[Humanist] 28.286 cartoonists and theoreticians

Humanist Discussion Group willard.mccarty at mccarty.org.uk
Mon Aug 25 09:09:14 CEST 2014


                 Humanist Discussion Group, Vol. 28, No. 286.
            Department of Digital Humanities, King's College London
                       www.digitalhumanities.org/humanist
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        Date: Sun, 24 Aug 2014 09:49:32 +0100
        From: Willard McCarty <willard.mccarty at mccarty.org.uk>
        Subject: cartoonists and theoreticians

The following is for those of us who follow the scholars of 
cartoons and the cartoonists themselves, or at least some of them.

First this from the great theoretical physicist Yakov Il'ich Frenkel, 
from a review article in Uspekhi Fizicheskikh Nauk (1946), quoted by I. 
E. Tamm, "Yakov Il'ich Frenkel", Soviet Physics Uspekhi 76.3-4 (1962): 
183 (iopscience.iop.org):

 > "The more complicated the system considered, the more simplified must
 > its theoretical description be. One cannot demand that a theoretical
 > description of a complicated atom, and all the more of a molecule or
 > a crystal, have the same degree of accuracy as of the theory of the
 > simplest hydrogen atom. Incidentally, such a requirement is not only
 > impossible to fulfill, but also essentially useless. . .  An exact
 > calculation of the constants characterizing the simplest physical
 > system has essential significance as a test on the correctness of the
 > basic principles of the theory. Once, however, it passes this test
 > brilliantly, there is no sense in subjecting it to further tests as
 > applied to more complicated systems. The most ideal theory cannot
 > pass such tests, owing to the practically unsurmountable mathematical
 > difficulties unavoidably encountered in applications to complicated
 > systems. In this case all that is demanded of the theory is a correct
 > interpretation of the general character of the quantities and laws
 > pertaining to such a system. The theoretical physicist is in this
 > respect like a cartoonist, who must depict the original not in all
 > details, like a photographic camera, but simplify and schematize it
 > in a way as to disclose and emphasize the most characteristic
 > features. Photographic accuracy can and should be required only of
 > the description of the simplest systems. A good theory of complicated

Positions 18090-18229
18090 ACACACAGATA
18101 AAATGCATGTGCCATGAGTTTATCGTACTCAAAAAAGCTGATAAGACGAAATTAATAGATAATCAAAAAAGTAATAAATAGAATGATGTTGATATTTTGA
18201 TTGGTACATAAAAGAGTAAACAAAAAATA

> systems should represent only a good "caricature" of these systems,
 > exaggerating the properties that are most difficult, and purposely
 > ignoring all the remaining inessential properties."

Second from Michael E. Fischer, "Scaling, universality and 
renormalization group theory", in J. F. W. Hahne, ed., Critical 
Phenomena (Springer Verlag, 1983): 47:

> The modern attitude is... that the task of the theorist is to
> understand what is going on and to elucidate which are the crucial
> features of the problem.... So the crucial change of emphasis of the
> last 20 or 30 years that distinguishes the new era from the old one is
> that when we look at the theory... nowadays we inevitably talk about a
> 'model'.... We should be prepared to look even at rather crude models,
> and, in particular, to study the relations between different models. We
> may well try to simplify the nature of a model to the point where it
> represents a 'mere caricature' of reality. But notice that when one
> looks at a good political cartoon one can recognise the various
> characters even though the artist has portrayed them with but a few
> strokes. Those well chosen strokes tell one all one really needs to know
> about the individual, his expression, his intentions and his character.
> So... a good theoretical model of a complex system should be like a good
> caricature: it should emphasise those features which are most important
> and should downplay the inessential details.

Both are just good sense, I suppose, but I wonder if the parallel 
between theorizing and story-telling does not cut much deeper than that.

Comments?

Yours,
WM

-- 
Willard McCarty (www.mccarty.org.uk/), Professor, Department of Digital
Humanities, King's College London, and Digital Humanities Research
Group, University of Western Sydney




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